This is the devotion I presented this morning (Saturday, December 1, 2012) at Grannie Annie’s Kitchen. I used the lectionary Scriptures (Jeremiah 33: 14 – 16, 1 Thessalonians 3: 9 – 13, and Luke 21: 25 – 36) as the basis for this devotional.
What was it that Simon and Garfunkel sang, “Look around, leaves are brown, it’s a hazy shade of winter.” Clearly when we woke up this morning, every side pointed to the coming of winter.
In the Gospel reading from Luke for this morning, Jesus speaks of the fig tree and how one can see the coming of summer from the changing of the leaves. Our first understanding of time came from our observations of the changing of the seasons, from spring to summer, summer to fall, fall to winter, and winter to spring again. The signs of change are always there for us to see.
There are some, of course, who see the signs that Jesus spoke about, earthquakes, fire, war and destruction, as the signs of the end times. These individuals see in the happenings of the world the destruction of the world by God, not by man. And they cheer and celebrate because they are convinced that they will be the ones to survive and prosper. Never mind that there will be no world for them to inhabit; they will be the ones who win the battle and so they celebrate.
But any celebration that focuses on the now is one without a vision of tomorrow. And if there is no vision for tomorrow, how can there be a promise of hope. And if there is no hope, Christmas loses its meaning.
Somewhere along the line we have forgotten why we have Christmas. It is lost in the commercial hustle and bustle, of the desire to make sure that everyone has a gift that will insure that the gift giver gets something of equal or greater value in return. We fail to remember that the wisemen and shepherds brought gifts to the Baby Jesus but Mary and Joseph did not give them any gifts. And when Christmas is over, the decorations are quickly put away and life returns to normal.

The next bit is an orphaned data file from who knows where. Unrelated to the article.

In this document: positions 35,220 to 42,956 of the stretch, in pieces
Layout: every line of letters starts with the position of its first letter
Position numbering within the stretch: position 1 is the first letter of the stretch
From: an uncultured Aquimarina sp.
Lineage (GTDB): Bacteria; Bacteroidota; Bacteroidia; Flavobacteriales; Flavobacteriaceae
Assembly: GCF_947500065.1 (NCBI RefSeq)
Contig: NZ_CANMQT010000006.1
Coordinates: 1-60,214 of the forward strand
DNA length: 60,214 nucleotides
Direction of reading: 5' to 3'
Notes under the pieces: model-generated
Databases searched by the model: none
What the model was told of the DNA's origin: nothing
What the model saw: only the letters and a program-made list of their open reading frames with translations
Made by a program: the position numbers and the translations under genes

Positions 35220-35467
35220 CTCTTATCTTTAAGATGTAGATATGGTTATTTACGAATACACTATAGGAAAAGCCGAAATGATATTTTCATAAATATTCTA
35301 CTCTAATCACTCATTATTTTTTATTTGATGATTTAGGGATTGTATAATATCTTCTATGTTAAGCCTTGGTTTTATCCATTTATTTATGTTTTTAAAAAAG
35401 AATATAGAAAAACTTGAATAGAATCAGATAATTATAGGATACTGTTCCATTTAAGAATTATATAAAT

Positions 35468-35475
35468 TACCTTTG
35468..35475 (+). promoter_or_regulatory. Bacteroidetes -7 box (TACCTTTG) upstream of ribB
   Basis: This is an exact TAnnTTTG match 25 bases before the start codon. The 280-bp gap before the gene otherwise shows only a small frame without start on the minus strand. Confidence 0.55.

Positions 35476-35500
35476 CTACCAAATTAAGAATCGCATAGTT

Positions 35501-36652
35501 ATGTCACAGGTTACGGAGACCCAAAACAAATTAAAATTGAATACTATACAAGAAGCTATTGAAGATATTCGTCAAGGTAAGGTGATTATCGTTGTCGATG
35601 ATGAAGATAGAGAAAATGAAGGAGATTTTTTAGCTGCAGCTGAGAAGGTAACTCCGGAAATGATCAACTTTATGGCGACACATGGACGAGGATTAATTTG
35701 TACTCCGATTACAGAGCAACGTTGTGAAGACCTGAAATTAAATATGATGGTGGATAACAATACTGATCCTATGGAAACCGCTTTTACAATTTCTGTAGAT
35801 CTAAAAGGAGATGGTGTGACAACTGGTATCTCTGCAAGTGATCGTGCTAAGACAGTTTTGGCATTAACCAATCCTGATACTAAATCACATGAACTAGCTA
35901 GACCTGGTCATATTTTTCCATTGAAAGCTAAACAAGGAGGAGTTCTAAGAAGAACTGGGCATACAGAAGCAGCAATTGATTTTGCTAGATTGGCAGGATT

But life after Christmas can never be normal, if we understand what it is about and why we even think about it. And that is why we have Advent, the seaon of preparation. If life after Christmas is supposed to be something different, then we have to prepare for the change. We see the signs; we know that there is a change taking place and we can either ignore the change or prepare for what is to come.
The other day I wondered why God sent Jesus to live with us as a child. Why didn’t he just select someone else? But, God had selected someone else; we call them the prophets and the people have this nasty tendency to dismiss the words and call of a prophet. Besides, the words and call of a prophet are for today, not tomorrow. They may speak of tomorrow but they are speaking to us today. The prophets spoke of the child that would be born and would lead the people.
In a child we see the promise of tomorrow, the promise of hope. In Jesus, the child, we know that there will be a tomorrow, that these are not the end times but the beginning times. Our celebration is not for today but for tomorrow and the tomorrows that will come.
Paul asked the Thessalonians what would be an adequate thanksgiving to offer God for the joy we experience before him because of you. For Paul, it is what the people in Thessalonika are doing that speaks of the world of Christ in this world.
So too is it for us this morning? How can we show the joy and peace found in Christ to the world? Do we speak of the end times and the destruction of the world? I really don’t see how that can ever be.
There is a different story, it is one symbolized by the first candle on the Advent wreath, the light of hope. For if there is hope in this world, there is a tomorrow. For everyone who seeks a way out of the darkness of the world in which they live, a world that perhaps seems headed towards finality and destruction, the light of Christ offers hope.
The story does not end with the coming of Christ; the story begins. And on this 1st Sunday of Advent, we begin to prepare for the coming of Christ and the child who brings hope.